Google responded, “In experimenting with a number of different landing page layouts, the link to Standard Edition was inadvertently dropped from one of the variations. We are in the process of restoring it and you should see it soon. We have no intention of eliminating Google Apps Standard Edition, and are sorry for the confusion.”

    Comment by maltschul -

  10. M.Wanzer

    Well, I guess I have to question what you mean by survive by an exclusively free model. I would say Red Hat is an example of a company that completely gives its product away, but charges for support. I think every company has to charge for something, while that might not be its actual products it could be support, or analytics about who is using their software. Is this what you mean? If you are asking are there any companies that survive by not charging for anything, I have to say no. I mean twitter is a company that is surviving by making no money (but thats because inverstor keep dumping capital into them)..but eventually they are going to have to charge for something..probably analytics for companies that want to know if the public is actually paying attention to their ads that are masked as “tweets”.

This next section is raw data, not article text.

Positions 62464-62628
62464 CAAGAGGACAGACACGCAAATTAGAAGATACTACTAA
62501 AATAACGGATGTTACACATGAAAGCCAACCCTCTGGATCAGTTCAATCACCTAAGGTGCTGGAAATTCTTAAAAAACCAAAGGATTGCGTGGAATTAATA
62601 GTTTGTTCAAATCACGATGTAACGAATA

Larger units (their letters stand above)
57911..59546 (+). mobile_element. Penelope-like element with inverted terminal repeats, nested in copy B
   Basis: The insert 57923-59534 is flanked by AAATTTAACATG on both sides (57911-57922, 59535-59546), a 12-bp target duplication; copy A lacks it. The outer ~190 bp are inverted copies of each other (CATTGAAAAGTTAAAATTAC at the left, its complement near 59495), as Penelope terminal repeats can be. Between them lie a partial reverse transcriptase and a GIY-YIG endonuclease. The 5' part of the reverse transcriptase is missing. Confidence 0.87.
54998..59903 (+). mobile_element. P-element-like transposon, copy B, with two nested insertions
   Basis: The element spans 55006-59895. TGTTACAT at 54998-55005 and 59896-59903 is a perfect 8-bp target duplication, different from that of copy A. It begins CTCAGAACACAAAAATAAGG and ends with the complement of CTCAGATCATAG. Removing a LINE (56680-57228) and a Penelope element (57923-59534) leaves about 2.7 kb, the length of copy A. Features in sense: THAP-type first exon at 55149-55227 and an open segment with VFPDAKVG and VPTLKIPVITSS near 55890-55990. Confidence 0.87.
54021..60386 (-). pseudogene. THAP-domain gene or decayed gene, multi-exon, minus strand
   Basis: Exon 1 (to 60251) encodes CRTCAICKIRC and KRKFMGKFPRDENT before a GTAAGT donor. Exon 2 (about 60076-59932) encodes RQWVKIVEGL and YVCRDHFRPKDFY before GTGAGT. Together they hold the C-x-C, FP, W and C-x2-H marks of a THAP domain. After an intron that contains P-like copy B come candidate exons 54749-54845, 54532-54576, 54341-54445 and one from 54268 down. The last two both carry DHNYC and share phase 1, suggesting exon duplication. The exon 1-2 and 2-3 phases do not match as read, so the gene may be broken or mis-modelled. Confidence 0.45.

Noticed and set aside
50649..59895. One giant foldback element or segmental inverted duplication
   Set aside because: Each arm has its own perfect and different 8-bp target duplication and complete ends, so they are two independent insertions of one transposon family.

From MC> Actually doesnt Red Hat give away an open source product that they have updated some ? My take on their business is that nothing they offer is for free. They started a service business around Unix and charged every step of the way. But you make my point with the Twitter example. They will have to charge for something. Butwhen they do, what happens to the dynamics of a company that has never sold anything ?

    Comment by M.Wanzer -

  11. Really, Mark? Really? Just by charging for a service, Google has improved their competitive position?

    It makes me kind of sad to see such emotional arguments about business stuff. The people who practice business model that are free-centric are (largely) not emotionally wrapped up in it; they’ve just found it’s the way to make the most money.

    What’s happening here with Google is that they’ve found that they can maximize revenue by encouraging users to pay. Sure. Great. Is that going to magically protect them from being killed off by another offering, either free or paid? Of course not.

    Repeat after me: free is not a business model. Free is a component of a business model. That’s it.

    As for companies that have been successful with purely free models? Sure, there are tons: